Demographics[edit]

Half-timbered house in Hindelbank
Hindelbank village center

Hindelbank has a population (as of December 2015) of 2,414.[7] As of 2010, 7.8% of the population are resident foreign nationals.[8] Over the last 10 years (2000-2010) the population has changed at a rate of 7.2%. Migration accounted for 0.6%, while births and deaths accounted for 3.5%.[9]

Most of the population (as of 2000) speaks German (1,857 or 92.9%) as their first language, French is the second most common (23 or 1.2%) and Portuguese is the third (17 or 0.9%). There are 12 people who speak Italian and 1 person who speaks Romansh.[10]

As of 2008, the population was 49.3% male and 50.7% female. The population was made up of 924 Swiss men (45.0% of the population) and 88 (4.3%) non-Swiss men. There were 969 Swiss women (47.2%) and 73 (3.6%) non-Swiss women.[8] Of the population in the municipality, 428 or about 21.4% were born in Hindelbank and lived there in 2000. There were 947 or 47.4% who were born in the same canton, while 322 or 16.1% were born somewhere else in Switzerland, and 219 or 11.0% were born outside of Switzerland.[10]

As of 2010, children and teenagers (0–19 years old) make up 20.6% of the population, while adults (20–64 years old) make up 62.8% and seniors (over 64 years old) make up 16.6%.[9]

As of 2000, there were 793 people who were single and never married in the municipality. There were 996 married individuals, 111 widows or widowers and 100 individuals who are divorced.[10]

As of 2000, there were 236 households that consist of only one person and 50 households with five or more people. In 2000, a total of 784 apartments (92.5% of the total) were permanently occupied, while 41 apartments (4.8%) were seasonally occupied and 23 apartments (2.7%) were empty.[11] As of 2010, the construction rate of new housing units was 1 new units per 1000 residents.[9] The vacancy rate for the municipality, in 2011, was 0.5%.

The historical population is given in the following chart:[3][12]

Heritage sites of national significance[edit]

The church, the rectory and Hindelbank Castle are listed as Swiss heritage site of national significance. The grounds and land surrounding the castle are part of the Inventory of Swiss Heritage Sites.[13]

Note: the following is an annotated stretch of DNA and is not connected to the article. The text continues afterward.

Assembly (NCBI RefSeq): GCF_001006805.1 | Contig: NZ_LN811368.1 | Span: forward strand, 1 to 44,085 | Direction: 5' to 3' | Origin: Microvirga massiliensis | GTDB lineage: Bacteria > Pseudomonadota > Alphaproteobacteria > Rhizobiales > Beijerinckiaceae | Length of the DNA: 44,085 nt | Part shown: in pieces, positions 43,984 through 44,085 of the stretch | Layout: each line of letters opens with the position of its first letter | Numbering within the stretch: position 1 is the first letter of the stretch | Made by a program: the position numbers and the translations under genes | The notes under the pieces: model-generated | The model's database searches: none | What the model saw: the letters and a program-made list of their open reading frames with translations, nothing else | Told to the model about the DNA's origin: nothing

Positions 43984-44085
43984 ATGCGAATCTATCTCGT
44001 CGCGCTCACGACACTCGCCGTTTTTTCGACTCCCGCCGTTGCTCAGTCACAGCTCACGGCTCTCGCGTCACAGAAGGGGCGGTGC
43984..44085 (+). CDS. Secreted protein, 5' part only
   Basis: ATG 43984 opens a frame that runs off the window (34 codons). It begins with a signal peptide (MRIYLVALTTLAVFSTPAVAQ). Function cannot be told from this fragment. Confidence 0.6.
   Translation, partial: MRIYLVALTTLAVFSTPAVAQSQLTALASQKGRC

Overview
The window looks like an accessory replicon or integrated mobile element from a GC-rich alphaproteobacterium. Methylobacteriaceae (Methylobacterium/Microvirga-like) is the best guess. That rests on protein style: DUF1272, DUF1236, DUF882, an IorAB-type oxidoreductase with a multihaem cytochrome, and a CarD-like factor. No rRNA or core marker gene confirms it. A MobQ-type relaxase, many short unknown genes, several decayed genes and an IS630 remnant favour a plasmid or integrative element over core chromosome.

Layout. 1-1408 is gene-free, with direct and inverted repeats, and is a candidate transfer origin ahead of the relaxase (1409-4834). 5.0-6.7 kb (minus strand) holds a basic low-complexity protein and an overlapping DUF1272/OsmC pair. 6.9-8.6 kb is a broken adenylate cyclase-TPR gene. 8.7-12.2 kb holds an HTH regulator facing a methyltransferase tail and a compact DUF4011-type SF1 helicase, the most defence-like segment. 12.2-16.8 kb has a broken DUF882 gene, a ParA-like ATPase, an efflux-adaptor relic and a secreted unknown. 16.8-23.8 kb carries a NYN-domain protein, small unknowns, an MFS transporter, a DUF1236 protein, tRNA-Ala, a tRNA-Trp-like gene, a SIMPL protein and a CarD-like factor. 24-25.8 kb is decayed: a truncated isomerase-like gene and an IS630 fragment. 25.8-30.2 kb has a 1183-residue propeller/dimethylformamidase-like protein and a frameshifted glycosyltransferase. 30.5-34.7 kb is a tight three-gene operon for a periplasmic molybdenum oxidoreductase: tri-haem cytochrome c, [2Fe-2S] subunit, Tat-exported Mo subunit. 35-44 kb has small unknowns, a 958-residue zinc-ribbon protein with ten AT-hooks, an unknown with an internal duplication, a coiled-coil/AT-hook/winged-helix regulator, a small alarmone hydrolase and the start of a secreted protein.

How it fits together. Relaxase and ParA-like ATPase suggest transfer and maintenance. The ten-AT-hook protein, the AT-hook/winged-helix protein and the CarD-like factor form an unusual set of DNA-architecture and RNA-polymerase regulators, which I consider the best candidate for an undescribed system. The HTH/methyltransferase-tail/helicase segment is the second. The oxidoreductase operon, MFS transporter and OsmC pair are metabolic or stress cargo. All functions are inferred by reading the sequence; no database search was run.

Politics[edit]

In the 2011 federal election the most popular party was the Swiss People's Party (SVP) which received 33.2% of the vote. The next three most popular parties were the Conservative Democratic Party (BDP) (19%), the Social Democratic Party (SP) (14.8%) and the Green Party (6.2%). In the federal election, a total of 760 votes were cast, and the voter turnout was 48.7%.[14]

Economy[edit]

Volg supermarket in Hindelbank

As of 2011, Hindelbank had an unemployment rate of 2.18%. As of 2008, there were a total of 820 people employed in the municipality. Of these, there were 57 people employed in the primary economic sector and about 17 businesses involved in this sector. 172 people were employed in the secondary sector and there were 24 businesses in this sector. 591 people were employed in the tertiary sector, with 81 businesses in this sector.[9]

In 2008 there were a total of 650 full-time equivalent jobs. The number of jobs in the primary sector was 36, all of which were in agriculture. The number of jobs in the secondary sector was 158 of which 44 or (27.8%) were in manufacturing, 49 or (31.0%) were in mining and 61 (38.6%) were in construction. The number of jobs in the tertiary sector was 456. In the tertiary sector; 143 or 31.4% were in wholesale or retail sales or the repair of motor vehicles, 13 or 2.9% were in the movement and storage of goods, 19 or 4.2% were in a hotel or restaurant, 5 or 1.1% were in the information industry, 5 or 1.1% were the insurance or financial industry, 43 or 9.4% were technical professionals or scientists, 30 or 6.6% were in education and 44 or 9.6% were in health care.[15]

In 2000, there were 444 workers who commuted into the municipality and 780 workers who commuted away. The municipality is a net exporter of workers, with about 1.8 workers leaving the municipality for every one entering.[16] Of the working population, 20.9% used public transportation to get to work, and 49.4% used a private car.[9]

Religion[edit]

Hindelbank village church

From the 2000 census, 208 or 10.4% were Roman Catholic, while 1,448 or 72.4% belonged to the Swiss Reformed Church. Of the rest of the population, there were 17 members of an Orthodox church (or about 0.85% of the population), and there were 180 individuals (or about 9.00% of the population) who belonged to another Christian church. There were 6 individuals (or about 0.30% of the population) who were Jewish, and 51 (or about 2.55% of the population) who were Islamic. There were 7 individuals who were Buddhist, 13 individuals who were Hindu and 1 individual who belonged to another church. 104 (or about 5.20% of the population) belonged to no church, are agnostic or atheist, and 54 individuals (or about 2.70% of the population) did not answer the question.[10]